|Major Groups > Polypores > Perenniporia robiniophila|
by Michael Kuo
This large but nondescript polypore appears to be fairly common in the Midwest and the Mid-Atlantic states, below the Great Lakes. It is usually found on the wood of hackberry or black locust, growing above ground, near (but not at) the base of the tree. Its surfaces are white, but they turn brown when bruised. According to Overholts (1953), Perenniporia robiniophila is common on black locust "[i]n the Ohio River Valley . . . but it seems to be better developed when growing on hackberry than on any other host."
At first glance Bondarzewia berkeleyi looks very similar (at least, when Perenniporia robiniophila makes shelving caps rather than a simple mass of pore surfaces)—but Bondarzewia berkeleyi develops a large stem-like structure, does not bruise brown, is usually found on oaks as a butt rot at the very base of the tree, and has spores that look very different under the microscope.
Trametes robiniophila and Polyporus robiniophilus are former names.
Ecology: Parasitic and saprobic on the living and dead wood of hardwoods—especially hackberry and black locust; often appearing low on the tree, near the ground; causing a white to pale brownish heart rot; annual; growing in shelving clusters, or as a resupinate mass; appearing year-round; apparently widely distributed in North America east of the Rocky Mountains. The illustrated and described collections are from Illinois and Pennsylvania.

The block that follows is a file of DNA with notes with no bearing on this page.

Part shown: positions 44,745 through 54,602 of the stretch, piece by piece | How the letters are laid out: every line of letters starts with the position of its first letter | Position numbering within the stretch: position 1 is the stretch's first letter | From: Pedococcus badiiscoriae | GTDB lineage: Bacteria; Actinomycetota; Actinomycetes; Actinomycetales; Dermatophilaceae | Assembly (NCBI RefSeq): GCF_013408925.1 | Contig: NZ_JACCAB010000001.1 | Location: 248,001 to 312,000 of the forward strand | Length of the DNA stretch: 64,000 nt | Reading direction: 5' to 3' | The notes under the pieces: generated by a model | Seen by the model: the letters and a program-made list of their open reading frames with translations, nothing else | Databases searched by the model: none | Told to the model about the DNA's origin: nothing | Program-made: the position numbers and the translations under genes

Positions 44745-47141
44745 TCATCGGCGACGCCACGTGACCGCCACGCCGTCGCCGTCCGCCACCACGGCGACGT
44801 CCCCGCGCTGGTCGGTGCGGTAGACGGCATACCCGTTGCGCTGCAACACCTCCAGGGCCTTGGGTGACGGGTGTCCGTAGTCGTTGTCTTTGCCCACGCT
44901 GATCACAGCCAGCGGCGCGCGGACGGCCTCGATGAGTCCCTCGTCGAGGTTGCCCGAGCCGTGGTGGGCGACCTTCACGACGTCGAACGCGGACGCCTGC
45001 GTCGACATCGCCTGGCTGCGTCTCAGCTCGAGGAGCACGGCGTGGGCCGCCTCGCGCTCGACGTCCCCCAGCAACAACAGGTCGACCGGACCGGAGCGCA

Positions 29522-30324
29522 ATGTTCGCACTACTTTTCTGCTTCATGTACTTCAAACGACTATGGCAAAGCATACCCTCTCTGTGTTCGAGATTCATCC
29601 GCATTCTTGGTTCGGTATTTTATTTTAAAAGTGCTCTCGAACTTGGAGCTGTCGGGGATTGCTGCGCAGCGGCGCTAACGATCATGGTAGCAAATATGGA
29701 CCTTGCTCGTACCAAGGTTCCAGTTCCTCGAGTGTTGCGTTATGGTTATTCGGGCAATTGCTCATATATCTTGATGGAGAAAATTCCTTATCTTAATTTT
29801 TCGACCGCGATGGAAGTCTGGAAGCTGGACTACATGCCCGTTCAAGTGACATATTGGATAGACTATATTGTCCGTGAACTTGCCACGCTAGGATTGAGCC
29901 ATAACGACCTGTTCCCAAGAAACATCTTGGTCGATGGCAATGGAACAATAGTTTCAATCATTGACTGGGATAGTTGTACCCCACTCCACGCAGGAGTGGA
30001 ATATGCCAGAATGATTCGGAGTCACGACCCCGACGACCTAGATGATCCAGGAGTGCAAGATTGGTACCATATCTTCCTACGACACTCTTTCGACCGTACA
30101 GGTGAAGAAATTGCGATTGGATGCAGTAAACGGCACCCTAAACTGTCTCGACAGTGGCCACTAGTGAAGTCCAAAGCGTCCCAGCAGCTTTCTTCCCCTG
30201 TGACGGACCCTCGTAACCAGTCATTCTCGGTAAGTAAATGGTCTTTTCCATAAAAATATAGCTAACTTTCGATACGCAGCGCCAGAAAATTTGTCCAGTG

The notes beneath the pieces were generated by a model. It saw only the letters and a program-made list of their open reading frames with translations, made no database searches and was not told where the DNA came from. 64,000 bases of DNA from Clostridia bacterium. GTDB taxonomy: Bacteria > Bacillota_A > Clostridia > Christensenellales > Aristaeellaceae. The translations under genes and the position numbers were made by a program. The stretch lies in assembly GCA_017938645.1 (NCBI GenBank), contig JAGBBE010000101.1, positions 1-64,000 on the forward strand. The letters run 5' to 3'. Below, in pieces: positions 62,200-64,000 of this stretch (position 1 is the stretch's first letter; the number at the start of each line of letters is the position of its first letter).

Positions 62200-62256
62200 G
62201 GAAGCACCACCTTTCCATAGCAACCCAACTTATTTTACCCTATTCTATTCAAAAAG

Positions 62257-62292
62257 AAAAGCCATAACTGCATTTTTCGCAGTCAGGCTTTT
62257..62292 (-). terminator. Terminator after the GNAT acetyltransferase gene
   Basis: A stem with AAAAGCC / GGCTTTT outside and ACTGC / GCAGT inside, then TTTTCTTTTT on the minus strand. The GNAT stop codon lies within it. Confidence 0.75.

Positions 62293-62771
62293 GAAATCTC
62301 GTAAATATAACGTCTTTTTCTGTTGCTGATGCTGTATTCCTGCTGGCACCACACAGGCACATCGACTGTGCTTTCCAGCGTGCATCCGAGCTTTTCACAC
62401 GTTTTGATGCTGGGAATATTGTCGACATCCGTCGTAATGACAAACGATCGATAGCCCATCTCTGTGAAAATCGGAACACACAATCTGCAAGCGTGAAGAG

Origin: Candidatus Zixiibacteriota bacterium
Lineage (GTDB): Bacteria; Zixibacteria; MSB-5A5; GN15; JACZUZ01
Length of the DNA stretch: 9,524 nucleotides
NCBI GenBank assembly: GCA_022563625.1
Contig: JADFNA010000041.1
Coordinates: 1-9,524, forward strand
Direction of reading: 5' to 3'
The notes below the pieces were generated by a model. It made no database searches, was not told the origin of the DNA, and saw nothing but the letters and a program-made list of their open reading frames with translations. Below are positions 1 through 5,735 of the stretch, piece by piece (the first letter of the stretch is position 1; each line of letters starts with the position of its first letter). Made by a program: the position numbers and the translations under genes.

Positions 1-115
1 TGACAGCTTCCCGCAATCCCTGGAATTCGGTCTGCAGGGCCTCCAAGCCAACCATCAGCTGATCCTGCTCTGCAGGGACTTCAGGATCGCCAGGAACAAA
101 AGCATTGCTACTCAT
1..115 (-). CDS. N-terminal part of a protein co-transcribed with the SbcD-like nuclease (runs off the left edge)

Fruiting Body: A mass of shelving caps or, sometimes, of cap-less pore surfaces; up to 60 cm high and 30 cm across.
Caps: 5–40 cm across and up to 25 cm deep; semicircular to fan-shaped in outline; planoconvex to flat; lumpy; white; bruising brownish; developing brownish spots and areas toward the point of attachment; the margin thick, rounded, and white.
Pore Surface: White; bruising brownish to brown, and eventually developing glossy brown blisters; with 3–6 circular pores per mm; tube layer to 10 mm thick.
Flesh: Zoned; with whitish, watery, and brownish zones; staining brownish when sliced; leathery to corky.
Odor: Not distinctive.
Chemical Reactions: KOH negative on cap, flesh, and pore surface.
Spore Print: Undocumented.
Microscopic Features: Spores 6–8 x 6–7 µm; subglobose to broadly ellipsoid; smooth; walls about 1 µm thick; hyaline in KOH; dextrinoid. True cystidia absent. Hyphal system dimitic: generative hyphae thin-walled, clamped; skeletal hyphae very thick-walled, aseptate, dextrinoid.
Thanks to Josh Doty for collecting, documenting, and preserving some of the illustrated and described specimens—and to Patrick Leacock of the Field Museum in Chicago for pointing me toward a collection growing right outside the museum.
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Cite this page as:
Kuo, M. (2016, August). Perenniporia robiniophila. Retrieved from the MushroomExpert.Com Web site: http://www.mushroomexpert.com/perenniporia_robiniophila.html